Move could help ISPs increase capacity without raising prices
Ofcom is attempting to address the issue of slow broadband speeds in rural areas by forcing BT to lower its wholesale prices in these parts of the country.
The communications regulator said where BT has a monopoly, it must cut prices by 12 per cent below inflation because there is no competition at the wholesale level.
This should mean that internet service providers leasing BT Wholesale lines to premises in Wales, Scotland, Northern Ireland and counties such as Norfolk and Yorkshire can buy more capacity without raising prices.
Ofcom said: "BT is currently the monopoly provider in this geographic market and, even when the potential for future entry is accounted for, we considered that this did not act to constrain BT's wholesale prices.
"We believe that the benefit of the wholesale charge reductions resulting from this charge control could deliver lower retail prices and also improve broadband users' experience."
The news of the cuts has been welcomed by organisations such as the Country Land and Business Association but Charles Trotman the organisation's rural broadband expert issued a warning.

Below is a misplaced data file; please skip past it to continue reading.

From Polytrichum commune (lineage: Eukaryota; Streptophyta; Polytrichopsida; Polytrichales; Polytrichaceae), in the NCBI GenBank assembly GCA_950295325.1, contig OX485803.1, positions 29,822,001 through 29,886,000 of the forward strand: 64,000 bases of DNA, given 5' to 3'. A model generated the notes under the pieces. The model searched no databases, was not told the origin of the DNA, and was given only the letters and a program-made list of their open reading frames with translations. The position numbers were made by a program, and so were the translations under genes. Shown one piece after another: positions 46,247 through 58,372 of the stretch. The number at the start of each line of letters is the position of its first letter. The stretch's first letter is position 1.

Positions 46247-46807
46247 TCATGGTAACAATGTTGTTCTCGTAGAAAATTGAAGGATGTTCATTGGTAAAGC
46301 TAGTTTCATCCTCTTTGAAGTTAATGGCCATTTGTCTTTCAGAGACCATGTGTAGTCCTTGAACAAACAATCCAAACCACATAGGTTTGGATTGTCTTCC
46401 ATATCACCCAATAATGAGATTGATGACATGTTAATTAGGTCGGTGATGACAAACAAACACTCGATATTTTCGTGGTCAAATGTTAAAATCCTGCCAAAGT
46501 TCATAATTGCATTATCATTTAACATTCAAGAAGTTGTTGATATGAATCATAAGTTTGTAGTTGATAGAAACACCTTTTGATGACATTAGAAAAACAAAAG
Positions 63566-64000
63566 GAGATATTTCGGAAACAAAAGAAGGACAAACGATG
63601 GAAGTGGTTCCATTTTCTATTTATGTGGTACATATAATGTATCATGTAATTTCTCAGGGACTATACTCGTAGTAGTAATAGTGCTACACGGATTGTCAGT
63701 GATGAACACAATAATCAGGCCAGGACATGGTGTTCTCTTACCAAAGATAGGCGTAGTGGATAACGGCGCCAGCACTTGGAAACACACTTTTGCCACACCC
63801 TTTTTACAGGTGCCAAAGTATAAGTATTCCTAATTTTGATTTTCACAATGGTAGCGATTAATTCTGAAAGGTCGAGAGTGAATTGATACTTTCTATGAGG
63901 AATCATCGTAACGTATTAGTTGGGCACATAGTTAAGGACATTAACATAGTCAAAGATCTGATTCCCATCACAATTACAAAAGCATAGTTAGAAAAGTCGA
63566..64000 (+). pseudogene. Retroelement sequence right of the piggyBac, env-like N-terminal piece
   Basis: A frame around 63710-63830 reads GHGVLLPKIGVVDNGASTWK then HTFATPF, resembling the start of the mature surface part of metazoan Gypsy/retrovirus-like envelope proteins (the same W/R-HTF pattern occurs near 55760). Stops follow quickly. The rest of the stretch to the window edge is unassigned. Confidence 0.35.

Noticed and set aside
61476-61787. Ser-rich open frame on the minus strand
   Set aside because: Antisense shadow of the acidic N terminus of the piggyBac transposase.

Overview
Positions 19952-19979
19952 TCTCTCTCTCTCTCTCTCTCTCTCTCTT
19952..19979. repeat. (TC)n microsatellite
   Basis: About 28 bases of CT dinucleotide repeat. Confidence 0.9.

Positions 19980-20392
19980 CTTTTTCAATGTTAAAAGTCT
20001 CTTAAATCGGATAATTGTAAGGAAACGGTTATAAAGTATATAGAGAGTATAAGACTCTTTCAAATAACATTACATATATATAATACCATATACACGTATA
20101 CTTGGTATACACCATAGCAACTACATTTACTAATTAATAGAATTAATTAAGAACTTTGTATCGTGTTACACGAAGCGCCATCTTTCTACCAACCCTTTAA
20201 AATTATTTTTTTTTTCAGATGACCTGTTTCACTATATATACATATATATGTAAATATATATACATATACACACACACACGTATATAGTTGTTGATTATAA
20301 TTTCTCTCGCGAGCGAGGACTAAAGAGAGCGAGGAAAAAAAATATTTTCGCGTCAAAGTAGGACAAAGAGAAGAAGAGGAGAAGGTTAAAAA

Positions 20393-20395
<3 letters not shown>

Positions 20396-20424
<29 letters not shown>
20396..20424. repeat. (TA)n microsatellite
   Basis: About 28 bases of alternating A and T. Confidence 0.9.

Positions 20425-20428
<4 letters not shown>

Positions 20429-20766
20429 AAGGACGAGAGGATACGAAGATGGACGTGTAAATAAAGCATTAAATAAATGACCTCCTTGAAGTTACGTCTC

"We welcome any reduction in the prices that rural businesses and communities have to pay for broadband as rural prices tend to be higher than in urban
"However, Ofcom's announcement does nothing to help the 20 percent of
rural areas still without a fixed line broadband service.
"We are concerned that if there is a reduction in investment from infrastructure
providers as well as in prices, this may delay the provision of superfast broadband to all rural areas."
Michael Phillips, product director of price comparison site Broadbandchoices, also said that the move by Ofcom was positive but warned it would have "limited impact".
He said that rural broadband customers "already fork out an additional £10 per month over their conurbation-dwelling counterparts if the local exchange has not been enabled by LLU providers."
He said: "I would also question the quality of the service they are currently receiving as Ofcom's recent broadband map of the UK highlighted how huge swathes of the UK countryside are enduring poor connection speeds. If the UK is to be taken seriously as a tech economy, the Government needs to dedicate time and resource to bringing the whole of the UK into the online age."
Ofcom said the charge controls should come into effect in mid-August.
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